Let's Teach English
 
 
 
 
Let's Teach English Unit 8

The Let’s Teach English video series offers free online training for English language educators worldwide. It is based on the Women Teaching Women English text for adult, beginning level learners. Voice of America and the University of Oregon are partners on this project.
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Unit 8: Visual Literacy

This lesson teaches students to work with a timeline graphic to show events in time order. They base the timeline on the hopes and dreams they remember from different periods of their lives. Creating timelines helps students develop visual literacy for academic charts and graphics.

Then, they play a game called ‘Wheel of Futures.’ This lets students try out different future plans and possibilities and explain why or why not they may want to do these things. The game format makes learning fun and helps students think about their plans from a new perspective. It may also help reduce stress or anxiety around talking about possible future options.
Teacher Preparation Video

This episode shows a model of teaching using a timeline and talking about plans for the future.
Let's Teach English Unit 8
Video Transcript

Narrator: This lesson teaches students to work with a timeline graphic to show life
events in order. They base the timeline on the hopes and dreams they remember from different periods of their lives. Creating timelines helps students develop visual literacy for academic charts and graphics.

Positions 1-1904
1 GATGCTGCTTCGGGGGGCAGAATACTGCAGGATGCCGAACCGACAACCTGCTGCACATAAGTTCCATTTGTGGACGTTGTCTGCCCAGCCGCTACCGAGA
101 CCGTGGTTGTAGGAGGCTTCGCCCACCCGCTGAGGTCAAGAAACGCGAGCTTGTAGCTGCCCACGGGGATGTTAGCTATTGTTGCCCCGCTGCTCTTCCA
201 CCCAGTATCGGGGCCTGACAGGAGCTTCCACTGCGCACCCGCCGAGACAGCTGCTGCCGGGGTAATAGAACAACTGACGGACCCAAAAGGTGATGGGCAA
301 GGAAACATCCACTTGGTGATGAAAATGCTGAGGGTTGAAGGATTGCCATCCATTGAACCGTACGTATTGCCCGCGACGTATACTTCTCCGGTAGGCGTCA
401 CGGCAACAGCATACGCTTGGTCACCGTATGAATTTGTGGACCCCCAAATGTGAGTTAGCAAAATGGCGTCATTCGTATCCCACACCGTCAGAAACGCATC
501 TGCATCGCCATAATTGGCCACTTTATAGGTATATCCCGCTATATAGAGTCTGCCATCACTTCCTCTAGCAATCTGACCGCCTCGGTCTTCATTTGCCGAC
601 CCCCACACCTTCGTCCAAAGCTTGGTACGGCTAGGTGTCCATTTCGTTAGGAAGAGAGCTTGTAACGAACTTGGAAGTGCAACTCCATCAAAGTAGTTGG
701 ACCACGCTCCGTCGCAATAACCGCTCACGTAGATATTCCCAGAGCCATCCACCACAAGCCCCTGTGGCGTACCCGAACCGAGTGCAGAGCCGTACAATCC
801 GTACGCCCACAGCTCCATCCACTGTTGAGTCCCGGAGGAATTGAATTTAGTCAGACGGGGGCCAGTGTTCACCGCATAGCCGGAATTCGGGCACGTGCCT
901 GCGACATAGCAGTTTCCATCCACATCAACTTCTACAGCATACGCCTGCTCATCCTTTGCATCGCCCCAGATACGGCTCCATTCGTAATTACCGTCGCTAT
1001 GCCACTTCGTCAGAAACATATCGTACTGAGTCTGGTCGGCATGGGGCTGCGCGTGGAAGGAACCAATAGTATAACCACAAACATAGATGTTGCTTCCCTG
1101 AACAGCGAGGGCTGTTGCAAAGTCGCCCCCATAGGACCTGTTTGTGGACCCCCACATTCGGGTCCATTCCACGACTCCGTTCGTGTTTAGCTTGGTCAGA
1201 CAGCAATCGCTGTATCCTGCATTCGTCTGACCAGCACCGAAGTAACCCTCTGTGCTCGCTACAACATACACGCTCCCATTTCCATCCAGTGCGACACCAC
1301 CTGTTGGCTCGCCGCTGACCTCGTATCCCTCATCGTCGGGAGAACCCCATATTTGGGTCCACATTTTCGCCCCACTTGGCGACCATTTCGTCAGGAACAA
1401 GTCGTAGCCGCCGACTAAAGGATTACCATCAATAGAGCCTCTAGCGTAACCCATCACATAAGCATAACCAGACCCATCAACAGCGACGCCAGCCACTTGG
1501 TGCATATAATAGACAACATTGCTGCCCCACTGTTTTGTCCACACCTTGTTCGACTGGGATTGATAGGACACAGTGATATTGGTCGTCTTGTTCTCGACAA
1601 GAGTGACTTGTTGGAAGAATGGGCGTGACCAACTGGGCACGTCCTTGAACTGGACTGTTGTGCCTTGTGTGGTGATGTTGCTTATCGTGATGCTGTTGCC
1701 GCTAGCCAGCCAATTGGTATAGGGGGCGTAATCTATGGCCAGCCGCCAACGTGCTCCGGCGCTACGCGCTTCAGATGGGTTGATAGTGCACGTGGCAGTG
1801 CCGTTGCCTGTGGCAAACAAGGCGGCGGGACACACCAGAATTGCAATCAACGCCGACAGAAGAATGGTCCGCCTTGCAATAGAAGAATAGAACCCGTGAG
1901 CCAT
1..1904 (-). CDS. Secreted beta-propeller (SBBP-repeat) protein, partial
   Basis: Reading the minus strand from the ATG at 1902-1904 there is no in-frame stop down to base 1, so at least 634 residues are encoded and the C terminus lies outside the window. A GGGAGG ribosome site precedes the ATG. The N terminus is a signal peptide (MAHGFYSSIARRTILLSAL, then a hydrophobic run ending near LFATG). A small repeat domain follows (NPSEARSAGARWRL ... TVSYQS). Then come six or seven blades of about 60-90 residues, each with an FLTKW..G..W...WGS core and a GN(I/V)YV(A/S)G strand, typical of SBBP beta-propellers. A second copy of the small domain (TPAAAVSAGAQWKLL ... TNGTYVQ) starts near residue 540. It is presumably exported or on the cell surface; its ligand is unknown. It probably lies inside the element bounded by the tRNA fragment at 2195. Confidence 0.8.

Teacher: This is a timeline.

(The teacher points to a poster with a timeline divided into five sections: Age 6, Age 16, Age 26-46, Age 66-86, and Age 86-106.)

Teacher: It is a way to tell a story about something, like a person’s life.

Mimi: Oh, yes, I saw that in a museum.

Teacher: Exactly. You have some cards with answers about me. And you can guess what age they are for. Julia.

Julia: Can we put them on the timeline?

Teacher: Yes. Are you ready to guess?

Students: I'd love to guess! Yeah! Yes.

Teacher: Okay, let’s begin. Show your cards to each other.

(Each student has a card and holds it up to show the other students. Jamie’s card says “Animal Doctor.” Emma’s card says “Chef.” Maryam’s card says “Teacher.” Julia’s card says “Mother.” Mimi’s card says “President of the U.S.”)

Teacher: Okay, what did you guess for Age 6?

Julia: I think Mother goes there.

(Julia gets up and puts the “Mother” card on the timeline at Age 6.)

Teacher: Good guess! But, watch where I put the Mother card.

(The teacher moves the card from the Age 6 spot to the 26-46 spot instead.)

Teacher: I was not ready to have children until then.

Jamie: Maybe it was Animal Doctor for Age 6.

Teacher: Yes.

(Jamie gets up and puts the “Animal Doctor” card on the Age 6 part of the timeline.)

Teacher: Now, how about President of the United States?

Mimi: Age 6 too?

(Mimi gets up and puts the “President of the U.S.” card on the Age 6 part of the timeline.)

Teacher: They go well together, don’t you think?

(The teacher and students laugh.)

Teacher: Okay, there are two more cards, Teacher and Chef. Where do they go?

Maryam: You are a teacher now, so we can put that card in 26-to-46 also.